Deal? No deal!
The national consensus for a political deal for the ANC president Jacob Zuma (also the likely next state president) is growing. This outcome would mean that he dodges the corruption, fraud and racketeering charges due to be heard in April next year.
The ruling tripartite alliance is lobbying hard against Zuma going to trial and for a political deal to ensure that he is installed in the Union Buildings next year.
All contrary voices are being purged from Cosatu and the SACP.
Business is likely to tacitly back such an outcome. Key private sector leaders believe that the current conflicts about the Scorpions and the broader attacks on the judiciary are too harmful to political stability.
That makes it two large sectors of society where consensus on a deal is coalescing. What about civil society?
If one accepts that the unions are part of civil society, then it’s clear that Zuma has that support too. Cosatu is still the largest federation of organised labour.
The punditocracy, the ranks of analysts and journalists who shape national opinion, is also divided. The respected Sipho Seepe is now on board the Zuma project and key editors and columnists are also calling for a general amnesty for all crimes committed in the course of the arms deal (which would cover Zuma). It’s clear which way the political wind is blowing.
It is a consensus, but a manufactured one, to get the ruling ANC and its president out of the tightest spot it’s ever been in. Since when have we been a nation that bows to pragmatism rather than sticks to principle?
A political deal asks us to sacrifice the rule of law for an inchoate political deal; to carve an unspecified amnesty to ensure the unity of a political party that is best split for the longevity of our democracy.
And make no mistake: we will sacrifice the rule of law for it will be impossible to undertake any politically sensitive prosecution hereafter. Already the judiciary is weakened and the prosecutorial service under-confident in the face of sustained political attack. In that sense the rule of law has already been damaged. A deal will be the nail in the coffin of essential institutions of democracy and ultimately even of democracy itself.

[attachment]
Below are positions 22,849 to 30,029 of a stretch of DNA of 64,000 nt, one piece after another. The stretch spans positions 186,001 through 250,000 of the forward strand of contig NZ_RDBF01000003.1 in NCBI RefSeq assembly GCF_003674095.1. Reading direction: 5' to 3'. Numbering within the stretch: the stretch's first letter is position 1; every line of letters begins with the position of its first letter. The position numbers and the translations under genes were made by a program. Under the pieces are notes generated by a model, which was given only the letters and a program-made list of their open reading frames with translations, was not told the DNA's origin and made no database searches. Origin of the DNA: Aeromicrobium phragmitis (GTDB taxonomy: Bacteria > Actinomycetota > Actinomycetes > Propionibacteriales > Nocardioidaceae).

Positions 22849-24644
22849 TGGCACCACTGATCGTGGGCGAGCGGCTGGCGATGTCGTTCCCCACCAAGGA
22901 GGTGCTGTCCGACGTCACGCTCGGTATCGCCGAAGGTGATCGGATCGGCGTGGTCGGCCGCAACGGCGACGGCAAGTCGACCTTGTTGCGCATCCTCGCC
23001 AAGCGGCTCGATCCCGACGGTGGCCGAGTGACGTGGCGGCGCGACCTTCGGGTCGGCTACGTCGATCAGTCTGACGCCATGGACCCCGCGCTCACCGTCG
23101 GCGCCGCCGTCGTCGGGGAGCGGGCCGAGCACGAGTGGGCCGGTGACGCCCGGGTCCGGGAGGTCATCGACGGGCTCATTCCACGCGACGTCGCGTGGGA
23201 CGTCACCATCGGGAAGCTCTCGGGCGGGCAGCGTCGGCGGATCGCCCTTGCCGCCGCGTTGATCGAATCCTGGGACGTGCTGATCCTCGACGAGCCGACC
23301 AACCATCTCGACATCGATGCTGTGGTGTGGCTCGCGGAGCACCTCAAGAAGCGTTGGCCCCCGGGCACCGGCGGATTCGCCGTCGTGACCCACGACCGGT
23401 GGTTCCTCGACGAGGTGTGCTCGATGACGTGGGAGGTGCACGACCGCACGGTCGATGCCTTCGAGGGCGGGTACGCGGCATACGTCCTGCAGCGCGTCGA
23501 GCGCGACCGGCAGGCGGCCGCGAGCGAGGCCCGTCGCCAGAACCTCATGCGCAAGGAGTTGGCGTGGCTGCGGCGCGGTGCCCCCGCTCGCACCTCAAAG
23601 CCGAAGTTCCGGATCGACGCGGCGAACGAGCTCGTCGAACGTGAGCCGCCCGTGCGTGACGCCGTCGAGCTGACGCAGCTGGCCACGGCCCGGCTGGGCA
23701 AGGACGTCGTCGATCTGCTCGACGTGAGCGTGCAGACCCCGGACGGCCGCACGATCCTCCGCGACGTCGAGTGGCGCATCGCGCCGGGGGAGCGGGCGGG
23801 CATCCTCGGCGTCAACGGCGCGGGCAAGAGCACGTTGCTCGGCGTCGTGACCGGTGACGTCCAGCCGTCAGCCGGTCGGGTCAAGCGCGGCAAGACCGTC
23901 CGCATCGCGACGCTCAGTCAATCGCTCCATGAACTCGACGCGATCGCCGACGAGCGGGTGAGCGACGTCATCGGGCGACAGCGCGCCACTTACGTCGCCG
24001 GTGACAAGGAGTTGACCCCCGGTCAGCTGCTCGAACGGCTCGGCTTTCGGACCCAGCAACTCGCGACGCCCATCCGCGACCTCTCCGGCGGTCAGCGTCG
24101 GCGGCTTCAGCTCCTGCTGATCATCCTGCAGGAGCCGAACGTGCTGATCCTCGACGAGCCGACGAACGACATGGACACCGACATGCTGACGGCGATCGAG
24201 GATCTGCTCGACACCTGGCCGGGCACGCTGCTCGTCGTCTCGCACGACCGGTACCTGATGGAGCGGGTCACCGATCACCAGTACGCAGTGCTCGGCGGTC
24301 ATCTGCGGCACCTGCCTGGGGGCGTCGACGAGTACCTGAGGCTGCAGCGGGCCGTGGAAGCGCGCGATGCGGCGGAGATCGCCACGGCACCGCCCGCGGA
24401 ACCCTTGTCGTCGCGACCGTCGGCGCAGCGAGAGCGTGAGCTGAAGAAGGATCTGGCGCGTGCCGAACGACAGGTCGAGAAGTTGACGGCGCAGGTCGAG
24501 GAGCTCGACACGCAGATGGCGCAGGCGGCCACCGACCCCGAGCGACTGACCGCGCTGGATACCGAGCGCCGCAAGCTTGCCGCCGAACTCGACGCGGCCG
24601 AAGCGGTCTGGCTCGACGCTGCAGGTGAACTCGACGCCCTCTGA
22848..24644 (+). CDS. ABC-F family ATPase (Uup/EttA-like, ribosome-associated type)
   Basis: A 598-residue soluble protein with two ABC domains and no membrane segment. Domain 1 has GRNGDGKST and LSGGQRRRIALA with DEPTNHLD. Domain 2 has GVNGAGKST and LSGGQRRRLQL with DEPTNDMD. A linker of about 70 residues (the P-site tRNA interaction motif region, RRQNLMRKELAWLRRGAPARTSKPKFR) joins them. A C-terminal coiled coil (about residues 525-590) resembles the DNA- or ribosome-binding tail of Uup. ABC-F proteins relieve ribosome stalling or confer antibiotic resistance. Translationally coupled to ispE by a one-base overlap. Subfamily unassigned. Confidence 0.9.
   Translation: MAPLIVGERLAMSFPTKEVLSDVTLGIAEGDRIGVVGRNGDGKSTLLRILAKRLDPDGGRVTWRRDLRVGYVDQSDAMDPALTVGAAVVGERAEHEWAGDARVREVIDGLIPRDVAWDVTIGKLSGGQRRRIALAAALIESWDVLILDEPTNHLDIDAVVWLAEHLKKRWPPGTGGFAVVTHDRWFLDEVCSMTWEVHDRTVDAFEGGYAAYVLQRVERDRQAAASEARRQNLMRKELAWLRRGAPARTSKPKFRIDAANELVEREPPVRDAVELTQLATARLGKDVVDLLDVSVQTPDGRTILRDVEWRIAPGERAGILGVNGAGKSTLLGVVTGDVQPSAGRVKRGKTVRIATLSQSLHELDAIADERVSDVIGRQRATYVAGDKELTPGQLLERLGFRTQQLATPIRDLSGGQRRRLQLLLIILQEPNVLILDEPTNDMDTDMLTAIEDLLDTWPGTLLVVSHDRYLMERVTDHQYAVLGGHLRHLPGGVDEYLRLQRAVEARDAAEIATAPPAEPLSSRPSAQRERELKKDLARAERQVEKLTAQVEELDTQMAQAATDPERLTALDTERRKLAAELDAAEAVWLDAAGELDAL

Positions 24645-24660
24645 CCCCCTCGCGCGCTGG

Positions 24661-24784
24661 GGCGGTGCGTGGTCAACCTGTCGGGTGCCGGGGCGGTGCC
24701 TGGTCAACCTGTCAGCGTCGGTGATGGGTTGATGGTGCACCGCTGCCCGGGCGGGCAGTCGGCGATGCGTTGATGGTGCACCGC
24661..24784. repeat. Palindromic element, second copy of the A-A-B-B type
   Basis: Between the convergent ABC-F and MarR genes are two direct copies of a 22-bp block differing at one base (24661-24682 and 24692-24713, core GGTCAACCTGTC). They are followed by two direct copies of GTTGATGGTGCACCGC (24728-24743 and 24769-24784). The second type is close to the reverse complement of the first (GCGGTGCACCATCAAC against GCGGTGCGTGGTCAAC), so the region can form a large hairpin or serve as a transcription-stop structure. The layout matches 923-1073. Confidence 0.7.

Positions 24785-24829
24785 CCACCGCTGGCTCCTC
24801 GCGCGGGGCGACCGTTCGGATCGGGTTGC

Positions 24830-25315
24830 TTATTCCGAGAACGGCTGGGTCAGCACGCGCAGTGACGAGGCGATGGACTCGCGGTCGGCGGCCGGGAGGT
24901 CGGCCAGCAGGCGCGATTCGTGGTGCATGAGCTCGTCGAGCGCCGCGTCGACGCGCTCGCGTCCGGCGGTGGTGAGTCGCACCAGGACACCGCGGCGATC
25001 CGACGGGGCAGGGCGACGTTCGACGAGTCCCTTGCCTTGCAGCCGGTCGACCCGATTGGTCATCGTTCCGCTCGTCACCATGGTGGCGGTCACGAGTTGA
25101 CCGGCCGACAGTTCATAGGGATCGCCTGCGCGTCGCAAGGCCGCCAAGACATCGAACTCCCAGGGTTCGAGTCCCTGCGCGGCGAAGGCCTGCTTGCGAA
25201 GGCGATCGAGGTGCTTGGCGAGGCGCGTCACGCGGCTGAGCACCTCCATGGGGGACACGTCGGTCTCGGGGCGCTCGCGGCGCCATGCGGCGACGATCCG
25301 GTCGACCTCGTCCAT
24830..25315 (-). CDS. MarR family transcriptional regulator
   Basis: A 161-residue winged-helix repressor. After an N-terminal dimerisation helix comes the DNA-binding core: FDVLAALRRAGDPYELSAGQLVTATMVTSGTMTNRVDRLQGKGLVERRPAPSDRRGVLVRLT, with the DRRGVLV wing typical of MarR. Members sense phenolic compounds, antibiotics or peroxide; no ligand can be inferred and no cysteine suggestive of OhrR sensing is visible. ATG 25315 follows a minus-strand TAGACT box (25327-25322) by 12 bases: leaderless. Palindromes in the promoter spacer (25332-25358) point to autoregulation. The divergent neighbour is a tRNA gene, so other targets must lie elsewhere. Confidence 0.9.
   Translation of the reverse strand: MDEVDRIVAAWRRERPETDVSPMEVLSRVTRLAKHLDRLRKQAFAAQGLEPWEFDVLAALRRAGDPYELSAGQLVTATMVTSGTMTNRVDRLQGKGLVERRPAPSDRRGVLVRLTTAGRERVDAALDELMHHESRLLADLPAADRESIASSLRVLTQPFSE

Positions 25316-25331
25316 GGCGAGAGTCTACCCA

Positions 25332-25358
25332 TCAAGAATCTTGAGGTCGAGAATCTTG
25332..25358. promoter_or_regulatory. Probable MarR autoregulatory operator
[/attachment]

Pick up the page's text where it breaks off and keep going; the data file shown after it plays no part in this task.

It’s too easy to climb aboard the “strike a deal” bandwagon with its tantalising hope that in this way we can make all our pain go away. But it’s a chimera, a band-aid. If Jacob Zuma loves his country, he must have his day in court. If he walks away innocent, as he proclaims he is, then he will deserve to be our president.
Why Morgan is right to say no
Spare a thought for Movement for Democratic Change leader Morgan Tsvangirai. He wins an election in near-impossible conditions, has it stolen from him by the thugs of Zanu-PF and in subsequent talks is offered a subordinate position in a Robert Mugabe-led “government of national unity”. Then, when he refuses the offer, President Thabo Mbeki and other feeble-minded leaders of the Southern African Development Community accuse him of being a stumbling block.
Mbeki wants to parade his brilliant diplomacy and the SADC wants the whole messy Zimbabwean saga to disappear. But Tsvangirai is right to say no. Why should he play second fiddle to the man who polled 100 000 fewer votes in the first round of the presidential elections? Why should the MDC be the junior partner in government when the majority of ordinary Zimbabweans see it as their representative?
Mugabe’s spokesperson George Charamba makes it clear in this edition of the Mail & Guardian that he does not even think the MDC has the right to independent existence. Like Zapu, it should be swallowed up by Zanu-PF, the sole legtimate expression of Zimbabwean nationhood.
But there is more at issue than justice, a multiparty system and other democratic norms. Under the proposed settlement deal, Mugabe would remain head of state with the sole right to hire and fire ministers and a veto over all policy and legislation. In other words he would continue to exercise a stranglehold over government.
His power hunger and lunatic policies—including unconstitutional land grabs, price controls and the wanton printing of money as an inflation “remedy”—are the direct cause of Zimbabwe’s political and economic implosion. With the vulture still ruling the roost, how can a lasting solution to the country’s profound crisis be found?
Tsvangirai holds the key to Western aid and, as the economy under Mugabe’s rule continues spiralling downwards, his bargaining position will strengthen. He must continue hanging tough. As we argued some weeks ago, a settlement that fails to lay the foundation for Zimbabwe’s long-term recovery is not worth the paper it is printed on.